IDFR Forum 2021: “Post-COVID World: Mind The Gaps!”
Celebrating its 30th anniversary, the Institute of Diplomacy and Foreign Relations (IDFR) had successfully organised a forum titled, Post-COVID World: Mind the Gaps! on 14 September 2021. The Forum featured the renowned Mr. Pascal Lamy, President Emeritus, Jacques Delors Institute and Former Director General of the World Trade Organization (WTO) as the guest speaker and Professor Dr. Sufian Jusoh, IDFR’s Distinguished Fellow and the Director of the Institute of Malaysian and International Studies (IKMAS) as the moderator. The Forum was also graced by YB Dato’ Saifuddin Abdullah, Malaysia’s Foreign Minister, who delivered the welcoming remarks. 140 participants from various embassies and high commissions, as well as officials from relevant ministries, government agencies, think tanks and universities attended the Forum virtually via Google Meet.
In his welcoming remarks, the Foreign Minister congratulated IDFR for its sterling 30 years as the Ministry of Foreign Affairs’ training arm. Given the current state of the global pandemic, YB Dato’ Saifuddin emphasised on health diplomacy as the current focus of MFA. This is not only on vaccine matters but also the gap issues of the “Haves” and “Have-nots” in the vaccine distributions. The emergence of a new diplomatic framework has also become apparent with the pertinent role of the World Health Organisation (WHO) as well the vaccine-producing corporations and countries. Health diplomacy is also deemed essential to address the context of politics and economics in public health, equipment, facilities, science and data, among others, towards the course of post-COVID era.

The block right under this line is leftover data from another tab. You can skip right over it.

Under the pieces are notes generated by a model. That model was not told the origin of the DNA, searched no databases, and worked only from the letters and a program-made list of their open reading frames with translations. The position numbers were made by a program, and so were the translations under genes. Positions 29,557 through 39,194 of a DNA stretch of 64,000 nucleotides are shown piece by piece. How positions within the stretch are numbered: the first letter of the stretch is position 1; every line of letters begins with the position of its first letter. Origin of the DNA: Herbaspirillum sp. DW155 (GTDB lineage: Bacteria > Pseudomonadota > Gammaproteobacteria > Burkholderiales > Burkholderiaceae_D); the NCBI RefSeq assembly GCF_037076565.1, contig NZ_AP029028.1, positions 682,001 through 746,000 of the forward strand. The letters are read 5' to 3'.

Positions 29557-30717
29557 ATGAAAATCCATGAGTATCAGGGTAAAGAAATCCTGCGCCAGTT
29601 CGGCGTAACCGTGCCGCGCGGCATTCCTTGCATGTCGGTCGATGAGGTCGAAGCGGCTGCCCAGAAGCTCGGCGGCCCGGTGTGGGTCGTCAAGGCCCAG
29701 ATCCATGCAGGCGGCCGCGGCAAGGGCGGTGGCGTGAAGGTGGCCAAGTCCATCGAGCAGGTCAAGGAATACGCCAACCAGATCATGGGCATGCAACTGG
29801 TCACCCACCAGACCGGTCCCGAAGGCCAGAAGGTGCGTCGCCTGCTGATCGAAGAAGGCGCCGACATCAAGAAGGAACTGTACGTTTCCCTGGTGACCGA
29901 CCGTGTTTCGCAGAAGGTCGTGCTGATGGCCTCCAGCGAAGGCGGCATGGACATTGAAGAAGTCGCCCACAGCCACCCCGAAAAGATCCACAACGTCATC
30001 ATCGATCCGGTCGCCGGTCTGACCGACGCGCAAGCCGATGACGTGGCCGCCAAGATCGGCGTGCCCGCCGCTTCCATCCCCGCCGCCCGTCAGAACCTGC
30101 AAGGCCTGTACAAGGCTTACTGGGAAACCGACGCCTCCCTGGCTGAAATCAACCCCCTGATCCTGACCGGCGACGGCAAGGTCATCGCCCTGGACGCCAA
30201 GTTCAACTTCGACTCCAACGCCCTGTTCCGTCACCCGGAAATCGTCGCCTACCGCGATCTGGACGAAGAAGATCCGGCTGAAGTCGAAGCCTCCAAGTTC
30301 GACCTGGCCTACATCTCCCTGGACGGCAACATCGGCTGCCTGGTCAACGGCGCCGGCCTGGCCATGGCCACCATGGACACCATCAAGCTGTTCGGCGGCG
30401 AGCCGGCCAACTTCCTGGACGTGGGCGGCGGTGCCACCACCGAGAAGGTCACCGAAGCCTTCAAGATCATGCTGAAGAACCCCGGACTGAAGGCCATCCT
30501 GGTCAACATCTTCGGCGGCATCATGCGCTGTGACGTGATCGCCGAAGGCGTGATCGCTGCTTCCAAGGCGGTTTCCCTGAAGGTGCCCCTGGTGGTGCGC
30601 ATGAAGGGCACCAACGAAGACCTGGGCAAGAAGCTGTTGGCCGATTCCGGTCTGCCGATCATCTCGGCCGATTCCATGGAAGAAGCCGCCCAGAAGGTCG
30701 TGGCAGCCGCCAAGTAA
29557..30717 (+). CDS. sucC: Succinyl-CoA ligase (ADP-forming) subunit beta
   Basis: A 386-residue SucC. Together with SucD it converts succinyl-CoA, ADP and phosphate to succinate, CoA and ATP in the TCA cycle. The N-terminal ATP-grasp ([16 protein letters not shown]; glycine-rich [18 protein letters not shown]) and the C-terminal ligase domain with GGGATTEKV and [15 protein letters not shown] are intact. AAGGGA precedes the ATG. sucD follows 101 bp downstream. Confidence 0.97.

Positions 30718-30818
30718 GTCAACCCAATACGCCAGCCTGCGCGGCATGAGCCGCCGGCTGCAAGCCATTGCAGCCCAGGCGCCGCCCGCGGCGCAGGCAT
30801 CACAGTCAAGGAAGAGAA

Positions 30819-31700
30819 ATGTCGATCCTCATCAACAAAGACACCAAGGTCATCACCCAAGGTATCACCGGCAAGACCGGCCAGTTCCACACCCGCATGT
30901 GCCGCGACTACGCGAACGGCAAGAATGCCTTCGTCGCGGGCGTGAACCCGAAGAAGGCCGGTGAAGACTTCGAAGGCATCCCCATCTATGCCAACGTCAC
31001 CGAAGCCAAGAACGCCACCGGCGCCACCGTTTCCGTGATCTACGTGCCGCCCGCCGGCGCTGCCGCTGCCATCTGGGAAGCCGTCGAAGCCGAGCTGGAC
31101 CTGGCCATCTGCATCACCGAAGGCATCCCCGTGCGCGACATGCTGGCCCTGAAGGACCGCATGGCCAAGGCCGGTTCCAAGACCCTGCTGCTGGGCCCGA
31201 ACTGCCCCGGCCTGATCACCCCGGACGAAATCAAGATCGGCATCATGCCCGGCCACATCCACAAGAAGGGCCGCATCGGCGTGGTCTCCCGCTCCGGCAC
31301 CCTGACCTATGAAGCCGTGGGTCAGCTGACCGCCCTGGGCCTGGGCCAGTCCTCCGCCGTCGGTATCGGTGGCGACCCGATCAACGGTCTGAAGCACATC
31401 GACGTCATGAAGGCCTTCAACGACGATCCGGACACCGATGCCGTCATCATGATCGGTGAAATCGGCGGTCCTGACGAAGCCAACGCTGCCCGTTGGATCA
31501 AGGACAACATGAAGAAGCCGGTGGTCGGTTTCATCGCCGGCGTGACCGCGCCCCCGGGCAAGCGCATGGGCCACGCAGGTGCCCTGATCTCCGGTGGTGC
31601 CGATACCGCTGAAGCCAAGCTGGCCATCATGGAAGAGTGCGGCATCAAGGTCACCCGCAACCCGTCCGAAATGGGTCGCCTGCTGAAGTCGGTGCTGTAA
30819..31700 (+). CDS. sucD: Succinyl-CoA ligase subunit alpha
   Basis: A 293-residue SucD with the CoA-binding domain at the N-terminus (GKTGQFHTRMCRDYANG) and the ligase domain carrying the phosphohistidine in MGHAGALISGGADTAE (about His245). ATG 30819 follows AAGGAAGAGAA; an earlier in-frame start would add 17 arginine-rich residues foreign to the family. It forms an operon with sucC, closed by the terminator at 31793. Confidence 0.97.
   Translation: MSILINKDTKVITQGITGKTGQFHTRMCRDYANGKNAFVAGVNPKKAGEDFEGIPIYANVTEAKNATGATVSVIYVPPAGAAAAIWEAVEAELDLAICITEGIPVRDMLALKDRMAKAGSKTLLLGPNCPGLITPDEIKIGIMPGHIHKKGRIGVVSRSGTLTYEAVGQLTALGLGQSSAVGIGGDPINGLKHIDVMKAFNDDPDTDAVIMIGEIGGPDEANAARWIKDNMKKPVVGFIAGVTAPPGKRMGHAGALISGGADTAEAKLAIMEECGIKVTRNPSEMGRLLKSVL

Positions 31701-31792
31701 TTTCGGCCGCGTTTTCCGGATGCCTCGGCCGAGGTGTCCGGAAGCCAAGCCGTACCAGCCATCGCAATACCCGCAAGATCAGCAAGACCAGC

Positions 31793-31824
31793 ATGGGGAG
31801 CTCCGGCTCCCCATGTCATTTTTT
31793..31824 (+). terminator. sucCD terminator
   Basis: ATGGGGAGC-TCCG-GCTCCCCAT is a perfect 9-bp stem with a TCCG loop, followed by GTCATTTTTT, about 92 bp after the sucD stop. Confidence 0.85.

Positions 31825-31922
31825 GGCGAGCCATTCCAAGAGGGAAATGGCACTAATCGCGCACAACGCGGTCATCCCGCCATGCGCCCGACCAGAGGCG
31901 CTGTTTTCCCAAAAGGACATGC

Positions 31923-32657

Mr. Lamy took the floor from Professor Dr. Sufian by thanking the guests and organisers as he was honoured to join the Forum albeit virtually. He began by stating that the world has undergone unprecedented changes whereby there is a large discrepancy between the number of global challenges and the capacity of governments as well as international institutions to provide the necessary cooperation. Consequently, the post-COVID world will be more complex than it has already been prior to the pandemic.
Towards the post-COVID era, Mr. Lamy highlighted three major gaps that need to be kept in mind namely between the “North and South”, the “East and West'' and the “Haves and Have-Nots”. For the first point, he opined that the pandemic will create a “North-South” asymmetric economic and health shock, as the developed countries are able to stabilise and recover better from the economic consequences compared to the less developed countries. Despite facing the same vulnerability to the virus, the reaction of the health system and the vaccine distributions have been incredibly inequitable. On the second point, Mr. Lamy emphasised that the new “Cold War” of the United States (U.S.)-China rivalry will persist in the next decades whereby both the “East and West” sides regard each other as threats. It will raise significant international challenges not only in geopolitics but also in geoeconomics to the non-US and non-China entities such as the European Union (EU) and the Association of Southeast Asian Nations (ASEAN). For the third point, the divide of the “Haves and Have-Nots” refers to the inequality within and between countries whereby some of them are impacted by COVID-19 more dramatically than others, which will likely generate social discontent, social unrest and political disruptions hence making international cooperation more difficult.
Mr. Lamy concluded the Forum by highlighting that the world will not be de-globalised, but instead it will be globalised differently with the changes to the balance between geopolitics and geoeconomics. He added that international cooperation has to be diversified where various stakeholders such as the multinational corporations, non-governmental organisations, academic institutions and non-state actors have to shoulder bigger roles in addressing these global challenges. While this will make the diplomats’ responsibilities more difficult, the multi-stakeholders’ coalition will lead to more impactful results in addressing global challenges beyond the capacity of the sovereign states.
Ms. Hanun Insyirah Ishak and Ms. Aida Yasmin Azhar
Centre for Political Studies and Economic Diplomacy (PSED)